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Jiddhu Krishnamurti (1895 - 1986)

What Is Right Action?

Nichteroy, Brazil
Public Talk 28th May, 1935

Friends, most people throughout the world, it does not matter where they are, are discontented, disturbed by the existing conditions, and they are trying to find a lasting way out of this misery and chaos. Each expert offers his own particular form of solution, and, as it generally happens, he contradicts the other experts. So each specialist forms a group around his theory, and soon the purpose of helping humanity is forgotten, while discussions and wrangles take place between various parties and experts.

Not being an expert, I am not putting forward a new system or a new theory for the solution of the many problems; but what I should like to do is to awaken individual intelligence, so that each one, instead of becoming a slave to a system or to an expert, begins to act intelligently, for out of that alone can come a co-operative and constructive action. If each one of us is able under all circumstances to discern for himself what is true action, then there will not be exploitation, then each one will fulfil truly and live an harmonious and complete life.

Naturally, what I say will apply to those people who are discontented, who are in revolt, who are trying to find an intelligent way of action. This applies to those who are in sorrow and desire to free themselves from all exploitation.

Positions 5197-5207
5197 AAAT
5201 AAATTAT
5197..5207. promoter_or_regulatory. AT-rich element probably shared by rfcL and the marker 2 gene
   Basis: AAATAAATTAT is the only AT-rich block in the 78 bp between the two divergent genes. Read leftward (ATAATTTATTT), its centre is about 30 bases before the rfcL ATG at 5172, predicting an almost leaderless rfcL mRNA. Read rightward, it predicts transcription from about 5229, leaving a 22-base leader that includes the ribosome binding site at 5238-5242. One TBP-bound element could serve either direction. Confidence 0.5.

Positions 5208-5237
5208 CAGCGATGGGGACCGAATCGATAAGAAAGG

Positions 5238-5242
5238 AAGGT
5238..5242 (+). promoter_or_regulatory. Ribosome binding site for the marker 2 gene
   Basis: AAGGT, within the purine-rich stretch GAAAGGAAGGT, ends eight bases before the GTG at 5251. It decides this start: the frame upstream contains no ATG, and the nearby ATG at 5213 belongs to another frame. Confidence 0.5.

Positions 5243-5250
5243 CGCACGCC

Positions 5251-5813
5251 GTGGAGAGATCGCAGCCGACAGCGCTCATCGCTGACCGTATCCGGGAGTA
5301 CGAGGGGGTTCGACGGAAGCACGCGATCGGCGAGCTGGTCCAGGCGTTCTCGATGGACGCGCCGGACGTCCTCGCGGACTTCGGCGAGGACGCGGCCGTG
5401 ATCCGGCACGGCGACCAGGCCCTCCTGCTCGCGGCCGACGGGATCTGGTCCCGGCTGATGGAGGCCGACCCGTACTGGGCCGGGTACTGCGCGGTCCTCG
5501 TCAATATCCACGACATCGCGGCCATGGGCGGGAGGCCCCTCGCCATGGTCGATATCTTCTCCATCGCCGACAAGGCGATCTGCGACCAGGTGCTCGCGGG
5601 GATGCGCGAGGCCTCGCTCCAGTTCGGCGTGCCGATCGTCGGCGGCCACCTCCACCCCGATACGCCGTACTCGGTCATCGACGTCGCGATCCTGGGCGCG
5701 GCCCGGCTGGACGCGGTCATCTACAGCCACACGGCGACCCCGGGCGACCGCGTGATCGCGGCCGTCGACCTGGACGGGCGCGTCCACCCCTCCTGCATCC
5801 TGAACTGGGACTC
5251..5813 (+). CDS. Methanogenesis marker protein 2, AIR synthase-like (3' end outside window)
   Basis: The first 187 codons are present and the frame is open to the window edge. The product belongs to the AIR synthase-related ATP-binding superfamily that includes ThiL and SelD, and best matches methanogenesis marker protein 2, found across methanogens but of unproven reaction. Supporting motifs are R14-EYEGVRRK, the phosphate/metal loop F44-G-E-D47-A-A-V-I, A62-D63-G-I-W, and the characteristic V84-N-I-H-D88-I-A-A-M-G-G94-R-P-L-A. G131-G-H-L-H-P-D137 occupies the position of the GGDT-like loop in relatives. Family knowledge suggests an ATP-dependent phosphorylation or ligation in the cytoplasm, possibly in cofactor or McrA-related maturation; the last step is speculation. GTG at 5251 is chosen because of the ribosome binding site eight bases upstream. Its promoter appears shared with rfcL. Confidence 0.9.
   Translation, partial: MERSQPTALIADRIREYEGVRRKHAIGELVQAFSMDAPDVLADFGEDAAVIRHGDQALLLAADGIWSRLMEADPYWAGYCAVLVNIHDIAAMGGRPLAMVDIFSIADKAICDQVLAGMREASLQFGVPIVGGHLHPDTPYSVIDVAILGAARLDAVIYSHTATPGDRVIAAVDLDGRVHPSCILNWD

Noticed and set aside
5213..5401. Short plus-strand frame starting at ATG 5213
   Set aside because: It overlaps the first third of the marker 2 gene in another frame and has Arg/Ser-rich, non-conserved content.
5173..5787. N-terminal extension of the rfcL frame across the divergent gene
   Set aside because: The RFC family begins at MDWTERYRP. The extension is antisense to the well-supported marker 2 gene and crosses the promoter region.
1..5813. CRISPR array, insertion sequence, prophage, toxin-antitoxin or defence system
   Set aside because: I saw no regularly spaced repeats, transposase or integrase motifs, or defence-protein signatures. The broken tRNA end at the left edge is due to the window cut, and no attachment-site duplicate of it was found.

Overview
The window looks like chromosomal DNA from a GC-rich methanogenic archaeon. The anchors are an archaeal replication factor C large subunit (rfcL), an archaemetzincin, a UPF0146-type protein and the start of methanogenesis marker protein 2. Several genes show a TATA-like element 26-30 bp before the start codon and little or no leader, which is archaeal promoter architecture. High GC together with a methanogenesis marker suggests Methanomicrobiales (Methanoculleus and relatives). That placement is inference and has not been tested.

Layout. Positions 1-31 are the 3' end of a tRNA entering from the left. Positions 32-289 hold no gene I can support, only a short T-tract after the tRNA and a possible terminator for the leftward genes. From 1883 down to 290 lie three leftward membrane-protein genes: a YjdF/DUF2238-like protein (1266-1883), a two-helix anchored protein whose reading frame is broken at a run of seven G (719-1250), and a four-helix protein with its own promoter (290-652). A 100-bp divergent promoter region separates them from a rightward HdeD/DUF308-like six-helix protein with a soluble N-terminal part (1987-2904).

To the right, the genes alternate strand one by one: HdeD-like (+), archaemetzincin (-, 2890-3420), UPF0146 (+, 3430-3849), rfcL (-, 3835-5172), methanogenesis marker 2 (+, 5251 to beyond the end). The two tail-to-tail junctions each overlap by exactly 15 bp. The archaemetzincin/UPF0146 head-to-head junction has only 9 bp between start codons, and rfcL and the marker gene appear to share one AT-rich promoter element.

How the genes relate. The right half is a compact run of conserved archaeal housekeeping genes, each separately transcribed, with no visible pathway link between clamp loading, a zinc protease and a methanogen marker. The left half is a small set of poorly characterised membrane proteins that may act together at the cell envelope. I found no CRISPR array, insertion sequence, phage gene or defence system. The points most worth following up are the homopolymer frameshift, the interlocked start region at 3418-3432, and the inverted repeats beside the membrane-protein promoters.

Everyone is concerned with that awakening, through conflict and struggle between himself and the group, between himself and another individual. There is established authority, whether ancient or modern, which is continually urging, twisting the individual to function in one particular way. We have a whole system of thought, cultivated through the ages, to which each one of us has contributed, in whose ruthless movement each one, consciously or unconsciously, is caught up. So there is a collective and an individual consciousness, some times running parallel, often diametrically opposed. This opposition is the awakening of sorrow.

Our conflict, dissatisfaction and struggle is between that which is the established authority, and the individual; between that which is centuries old, tradition, and the eager desire on the part of the individual not to be suffocated by tradition, by authority, but to fulfil; for in fulfillment alone is there creative happiness.

In the world of action, which we call the material world, the economic world, the world of sociology, there is a system which prevents the true fulfillment of the individual. Even though each one thinks that he is acting individually in this present system, if you really examine it, you will see that he is but acting as a slave, as an automaton of the established order. That system has within it class distinction, based on acquisitive exploitation, leading to nationalism and wars; it has placed the means of accumulating wealth in the hands of the few. If the individual is at all able to express, to fulfil, he will be in constant revolt against this system; because, if you examine it, you will see that it is fundamentally unintelligent, cruel.

If the individual wants to understand this external system? he must first become aware of the prison in which he is held, the prison which he has created through his own aggressive acquisitiveness, and begin to break it down through his own individual suffering and intelligence.